Two figures are said to be similar when all corresponding angles are equal and all distances are increased (or decreased) in the same ratio, called the ratio of magnification (Coxeter and Greitzer 1967, p. 94). A transformation that takes figures to similar figures is called a similarity.Two figures are directly similar when all corresponding angles are equal and described in the same rotational sense. This relationship is written . (The symbol is also used to mean "is the same order of magnitude as" and "is asymptotic to.") Two figures are inversely similar when all corresponding angles are equal and described in the opposite rotational sense.

The meeting point of lines that connect corresponding points from homothetic figures. In the above figure, is the homothetic center of the homothetic figures and . For figures which are similar but do not have parallel sides, a similitude center exists (Johnson 1929, pp. 16-20).Given two nonconcentric circles, draw radii parallel and in the same direction. Then the line joining the extremities of the radii passes through a fixed point on the line of centers which divides that line externally in the ratio of radii. This point is called the external homothetic center, or external center of similitude (Johnson 1929, pp. 19-20 and 41).If radii are drawn parallel but instead in opposite directions, the extremities of the radii pass through a fixed point on the line of centers which divides that line internally in the ratio of radii (Johnson 1929, pp. 19-20 and 41). This point is called the internal homothetic center, or internal..

Two figures are homothetic if they are related by an expansion or geometric contraction. This means that they lie in the same plane and corresponding sides are parallel; such figures have connectors of corresponding points which are concurrent at a point known as the homothetic center. The homothetic center divides each connector in the same ratio , known as the similitude ratio. For figures which are similar but do not have parallel sides, a similitude center exists.

The combination of a central dilation and a rotation about the same center. However, the combination of a central dilation and a rotation whose centers are distinct is also a spiral symmetry. In fact, any two directly similar figures are related either by a translation or by a spiral symmetry (Coxeter and Greitzer 1967, p. 97).A spiral similarity tessellation of any ordinary tessellation can be constructed by placing a series of polygonal tiles of decreasing size on an equilateral spiral.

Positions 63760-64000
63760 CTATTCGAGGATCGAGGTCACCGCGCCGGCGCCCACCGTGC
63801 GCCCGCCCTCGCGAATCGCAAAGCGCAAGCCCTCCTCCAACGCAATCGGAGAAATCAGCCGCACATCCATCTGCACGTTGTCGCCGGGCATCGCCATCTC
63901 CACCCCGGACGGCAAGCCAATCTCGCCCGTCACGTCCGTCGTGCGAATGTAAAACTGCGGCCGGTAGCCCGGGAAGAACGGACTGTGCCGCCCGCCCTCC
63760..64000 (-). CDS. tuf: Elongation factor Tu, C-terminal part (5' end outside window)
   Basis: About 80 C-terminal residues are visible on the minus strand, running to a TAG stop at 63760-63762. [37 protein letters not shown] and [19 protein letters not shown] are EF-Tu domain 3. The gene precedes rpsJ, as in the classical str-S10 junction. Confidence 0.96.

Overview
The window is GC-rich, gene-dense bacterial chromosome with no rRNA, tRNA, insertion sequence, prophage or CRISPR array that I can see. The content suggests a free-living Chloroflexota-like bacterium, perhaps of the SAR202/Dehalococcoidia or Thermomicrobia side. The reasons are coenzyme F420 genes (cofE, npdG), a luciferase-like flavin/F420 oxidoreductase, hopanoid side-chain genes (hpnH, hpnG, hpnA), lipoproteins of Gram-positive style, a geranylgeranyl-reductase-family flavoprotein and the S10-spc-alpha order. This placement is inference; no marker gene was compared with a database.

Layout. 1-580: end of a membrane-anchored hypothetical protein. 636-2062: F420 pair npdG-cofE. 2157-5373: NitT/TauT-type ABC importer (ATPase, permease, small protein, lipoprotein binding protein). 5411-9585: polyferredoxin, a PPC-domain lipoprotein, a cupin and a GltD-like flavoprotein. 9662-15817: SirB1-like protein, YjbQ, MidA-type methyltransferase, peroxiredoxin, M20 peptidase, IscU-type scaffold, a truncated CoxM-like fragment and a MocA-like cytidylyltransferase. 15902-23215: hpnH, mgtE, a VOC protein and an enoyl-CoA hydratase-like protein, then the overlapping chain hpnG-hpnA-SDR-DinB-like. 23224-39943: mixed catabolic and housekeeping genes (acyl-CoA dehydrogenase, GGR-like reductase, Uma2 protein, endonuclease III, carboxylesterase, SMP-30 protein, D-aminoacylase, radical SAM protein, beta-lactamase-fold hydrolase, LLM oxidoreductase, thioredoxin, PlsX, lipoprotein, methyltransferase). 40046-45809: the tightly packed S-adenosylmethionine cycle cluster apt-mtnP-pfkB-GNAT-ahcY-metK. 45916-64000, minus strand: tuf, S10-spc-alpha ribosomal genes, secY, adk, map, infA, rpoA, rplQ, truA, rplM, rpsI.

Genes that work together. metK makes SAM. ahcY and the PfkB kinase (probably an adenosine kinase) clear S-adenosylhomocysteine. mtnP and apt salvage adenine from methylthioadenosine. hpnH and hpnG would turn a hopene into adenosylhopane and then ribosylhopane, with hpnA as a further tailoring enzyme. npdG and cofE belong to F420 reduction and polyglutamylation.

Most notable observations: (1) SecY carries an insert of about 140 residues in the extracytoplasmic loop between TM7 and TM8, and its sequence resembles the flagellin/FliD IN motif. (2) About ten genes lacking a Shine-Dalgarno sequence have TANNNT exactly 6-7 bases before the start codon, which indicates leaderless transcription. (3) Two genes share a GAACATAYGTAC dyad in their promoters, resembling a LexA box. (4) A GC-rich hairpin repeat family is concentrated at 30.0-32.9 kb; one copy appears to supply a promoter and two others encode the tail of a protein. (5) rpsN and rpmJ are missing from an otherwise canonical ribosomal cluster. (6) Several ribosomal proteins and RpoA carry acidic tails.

External (or positive) and internal (or negative) similarity points of two circles with centers and and radii and are the points and on the lines such thator

Two geometric figures are said to exhibit geometric congruence (or "be geometrically congruent") iff one can be transformed into the other by an isometry (Coxeter and Greitzer 1967, p. 80). This relationship is written . (Unfortunately, the symbol is also used to denote an isomorphism.)

A homeomorphism, also called a continuous transformation, is an equivalence relation and one-to-one correspondence between points in two geometric figures or topological spaces that is continuous in both directions. A homeomorphism which also preserves distances is called an isometry. Affine transformations are another type of common geometric homeomorphism.The similarity in meaning and form of the words "homomorphism"and "homeomorphism" is unfortunate and a common source of confusion.

There are at least two meanings on the word congruent in mathematics. Two geometric figures are said to be congruent if one can be transformed into the other by an isometry (Coxeter and Greitzer 1967, p. 80). This relationship, called geometric congruence, is written . (Unfortunately, the symbol is also used to denote an isomorphism.)A number is said to be congruent to modulo if ( divides ).

Check the price

for your project

for your project

we accept

Money back

guarantee

guarantee

Price calculator

We've got the best prices, check out yourself!